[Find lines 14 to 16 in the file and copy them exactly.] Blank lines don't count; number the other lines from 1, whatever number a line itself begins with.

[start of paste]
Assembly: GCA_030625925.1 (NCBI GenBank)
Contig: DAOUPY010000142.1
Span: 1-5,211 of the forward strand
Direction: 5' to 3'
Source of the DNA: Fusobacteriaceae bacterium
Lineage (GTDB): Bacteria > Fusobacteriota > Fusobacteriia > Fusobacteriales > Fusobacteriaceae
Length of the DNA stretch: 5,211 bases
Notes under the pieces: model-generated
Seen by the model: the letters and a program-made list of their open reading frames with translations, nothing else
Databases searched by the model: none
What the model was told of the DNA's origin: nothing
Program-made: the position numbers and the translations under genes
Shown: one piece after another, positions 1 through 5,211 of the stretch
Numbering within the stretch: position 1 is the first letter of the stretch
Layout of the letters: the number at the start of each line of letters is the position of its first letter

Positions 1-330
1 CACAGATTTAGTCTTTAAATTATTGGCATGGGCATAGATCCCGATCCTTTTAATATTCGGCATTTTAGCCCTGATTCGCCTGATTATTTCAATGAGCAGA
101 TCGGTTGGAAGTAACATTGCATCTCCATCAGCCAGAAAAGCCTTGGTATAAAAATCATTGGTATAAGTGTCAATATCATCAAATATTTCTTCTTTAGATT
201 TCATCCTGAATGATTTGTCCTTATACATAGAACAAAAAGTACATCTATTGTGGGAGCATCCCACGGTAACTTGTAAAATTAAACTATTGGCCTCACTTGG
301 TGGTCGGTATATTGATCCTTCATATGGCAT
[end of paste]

Numbering within the stretch: position 1 is the first letter of the stretch
Layout of the letters: the number at the start of each line of letters is the position of its first letter

Positions 1-330